New England Challenge: Three marathons in five days, in three different states ~ because doing five would be crazy!


Doing a marathon in all 50 States is a lofty goal, and challenging in more ways than one. Aspects often not considered that can pose a challenge include, but are not limited to: traveling and the cost of traveling, eating on the road, sleeping in hotels, paying for hotels, lack of sleep, and driving long distances after running long miles (ouch).  There’s nothing like trying to do the Tim Conway shuffle to a rest stop bathroom after running a marathon, getting in the car, and driving a few hours before pulling off the road. 


A great way to pack as many states into one trip as possible is to register for a series.  There are a lot of series races offered for the apparently abundant amount of crazies who want to run back to back marathons, be a 50 Stater, or a Marathon Maniac.  

I decided to give it a try, and found the New England Challenge, which offers the opportunity to run 5 marathons in 5 days, in 5 different New England states.  I had never done back to back marathons before, and the shortest amount of time between 26.2 mile races up until now had been one week, as opposed to one day.  I wasn’t sure what would happen, but was game to try. I know that my body is well conditioned and that I’m an endurance athlete with five 140.6 mile Iron-distance triathlons under my belt…but there was something scarier to me about breaking up the 78.6 miles of pure running into a period of three days.  I began to wonder if it would be harder to do all the miles in one day, or to have a day in between each marathon that allowed for my muscles to cramp, aches and pains to flare, and rigor mortis to set in. 

I know that the scariest part about these things, and racing – hell in life in general, is just showing up.  It’s the voices in your head and the “what-ifs”.  Committing to it, and showing up at the start ready to face the fear of the unknown and the possibility of pain, more times than not, is harder than the actual physicality of the event.  I was willing to risk the pain of the unknown for Girls With Sole. It’s my life’s mission to do so.  I can’t fail if I keep trying and keep moving forward.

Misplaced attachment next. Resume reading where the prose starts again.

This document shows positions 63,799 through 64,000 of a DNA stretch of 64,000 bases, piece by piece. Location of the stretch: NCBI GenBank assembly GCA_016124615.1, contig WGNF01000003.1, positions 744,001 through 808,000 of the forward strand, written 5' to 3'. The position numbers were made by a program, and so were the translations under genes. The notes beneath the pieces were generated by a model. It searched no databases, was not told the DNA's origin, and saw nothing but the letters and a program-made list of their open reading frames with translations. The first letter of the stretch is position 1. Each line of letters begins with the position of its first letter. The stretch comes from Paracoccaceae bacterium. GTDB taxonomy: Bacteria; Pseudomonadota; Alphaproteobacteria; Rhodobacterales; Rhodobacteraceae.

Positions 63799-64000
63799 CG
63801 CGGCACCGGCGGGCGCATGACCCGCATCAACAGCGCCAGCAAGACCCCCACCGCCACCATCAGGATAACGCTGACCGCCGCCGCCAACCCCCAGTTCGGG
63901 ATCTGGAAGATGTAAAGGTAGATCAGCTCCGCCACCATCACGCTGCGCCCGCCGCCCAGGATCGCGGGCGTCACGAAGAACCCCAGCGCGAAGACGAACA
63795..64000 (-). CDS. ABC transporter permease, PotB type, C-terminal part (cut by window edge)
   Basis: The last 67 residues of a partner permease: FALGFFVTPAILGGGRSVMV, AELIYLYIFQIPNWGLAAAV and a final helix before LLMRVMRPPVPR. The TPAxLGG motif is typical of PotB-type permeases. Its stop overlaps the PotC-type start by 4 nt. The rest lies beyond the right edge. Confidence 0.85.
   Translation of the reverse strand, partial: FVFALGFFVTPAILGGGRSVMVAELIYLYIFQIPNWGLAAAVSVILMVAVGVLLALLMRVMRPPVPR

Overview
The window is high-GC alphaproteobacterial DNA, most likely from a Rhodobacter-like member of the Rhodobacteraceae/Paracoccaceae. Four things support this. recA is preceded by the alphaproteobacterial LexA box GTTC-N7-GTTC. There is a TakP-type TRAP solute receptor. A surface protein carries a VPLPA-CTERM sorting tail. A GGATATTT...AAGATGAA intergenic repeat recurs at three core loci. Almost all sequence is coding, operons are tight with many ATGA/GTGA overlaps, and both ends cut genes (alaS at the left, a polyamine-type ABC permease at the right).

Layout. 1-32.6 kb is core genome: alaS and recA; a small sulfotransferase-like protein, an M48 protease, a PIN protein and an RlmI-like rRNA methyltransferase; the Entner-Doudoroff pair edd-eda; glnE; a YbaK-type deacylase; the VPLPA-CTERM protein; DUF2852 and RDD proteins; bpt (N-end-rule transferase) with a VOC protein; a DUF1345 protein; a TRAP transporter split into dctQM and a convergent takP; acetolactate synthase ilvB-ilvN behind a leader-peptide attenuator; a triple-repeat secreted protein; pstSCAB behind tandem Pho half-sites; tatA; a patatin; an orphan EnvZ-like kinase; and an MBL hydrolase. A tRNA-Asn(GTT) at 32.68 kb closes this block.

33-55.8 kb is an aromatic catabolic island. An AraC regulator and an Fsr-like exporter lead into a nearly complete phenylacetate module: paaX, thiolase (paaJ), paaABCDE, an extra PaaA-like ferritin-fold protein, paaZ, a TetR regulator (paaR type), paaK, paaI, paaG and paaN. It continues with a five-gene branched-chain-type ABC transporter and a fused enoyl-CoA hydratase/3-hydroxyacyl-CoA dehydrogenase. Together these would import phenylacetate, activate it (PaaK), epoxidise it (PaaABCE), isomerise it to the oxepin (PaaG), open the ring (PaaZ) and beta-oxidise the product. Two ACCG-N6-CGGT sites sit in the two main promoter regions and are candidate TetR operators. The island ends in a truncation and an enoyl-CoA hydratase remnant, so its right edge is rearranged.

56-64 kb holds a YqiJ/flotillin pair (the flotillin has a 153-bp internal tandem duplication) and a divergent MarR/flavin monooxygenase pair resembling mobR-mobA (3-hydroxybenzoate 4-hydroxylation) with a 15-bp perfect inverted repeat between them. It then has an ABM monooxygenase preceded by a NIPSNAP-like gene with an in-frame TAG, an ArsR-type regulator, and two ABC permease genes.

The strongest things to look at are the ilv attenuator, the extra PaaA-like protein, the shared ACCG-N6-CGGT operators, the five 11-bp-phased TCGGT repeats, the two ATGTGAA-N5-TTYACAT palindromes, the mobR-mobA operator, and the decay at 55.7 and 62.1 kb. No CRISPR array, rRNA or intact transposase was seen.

So, I told my family I was going to register for the New England Challenge, and what the challenge consisted of. (The biggest part of making the commitment, other than paying for the race, is saying it out loud that you’re going to do it.) Of course my husband and kids were supportive, and of course they told me I was crazy.  My daughter, Morgan, is always quite protective of her family, which is one of the many fine qualities she possesses, and one of the myriad of reasons I love that girl. She was genuinely concerned about my newfound idea of running five marathons in five days. Morgan said to me in the sweetest voice, “Mom, I don’t think you should do all five races – that seems dangerous. Maybe you should do three races, and at least take one day off in between them.”


I saw her point. 


 Leave it to my 13-year-old to be the voice of reason.  I thought about it long and hard, and the more I pondered it, the more I agreed with Morgan. Three marathons in one week was way more than I had ever done in my life at one time, and is quite a feat – that would put the hurt on my feet – amongst other body parts. And heck- I would still be able to knock out three states in one swoop. The deal was made- and Morgan and I were both happy. I registered to run the Pine Tree Marathon in Portland, Maine on May 12; the Red Island Marathon in Warwick, Rhode Island on May 14; and the Old Colony Marathon in Westfield, Massachusetts on May 16. These races served as the 29th, 30th, and 31st marathons that I have completed in my lifetime.  For my 50 States for Sole goal, they were numbers 15, 16 and 17.  I began this campaign in November of 2013, and will be half way done with all 50 States by the end of this year! The promise of completing this new challenge, and getting in three states all at once was both exciting and petrifying….but isn’t that the point?  Coming out of our comfort zones, and seeing how far we can go?  If I only attempt things that I already know I can do, how will I grow and become even stronger in mind, body and soul?  If I got out there and it was too much for me, or I was hurting bad enough, I knew I could always walk if I had to.  I was ready to face the challenge and my fears, with Girls With Sole as my motivation and the love and support of Morgan, Jake, Frank and Rico at home. 

 morgan Rico face

The first stop was Portland, Maine, which was absolutely beautiful! I could have spent hours staring out at the ocean and the Portland Head Light on the shores of Fort Williams Park.  The sea air felt restorative and invigorating all at once. I missed home already, but was happy to be somewhere so awesome. Tattoo Liz was with me for the adventure, and we had fun exploring the city a bit before heading back to the hotel for our packet pick up.



The first indication that this wasn’t going to be our usual marathon experience was the fact that the packet pick up was in the race director’s hotel room. (Hey now, what kind of party is this?!) I quickly realized this was going to be a bare bones type of race, and would be more like a trail race (and less like a road race) in terms of the levels of “cushiness” that one can become accustomed to when running a lot of big marathons. Think of it in terms of camping vs staying at the Ritz Carlton. It’s a preference, really.  Some love one or the other; I’m ok with both, although my ideal is somewhere in between. When it comes to athletics and racing, I love to rough it- but with a really nice shower, meal and comfy bed afterwards.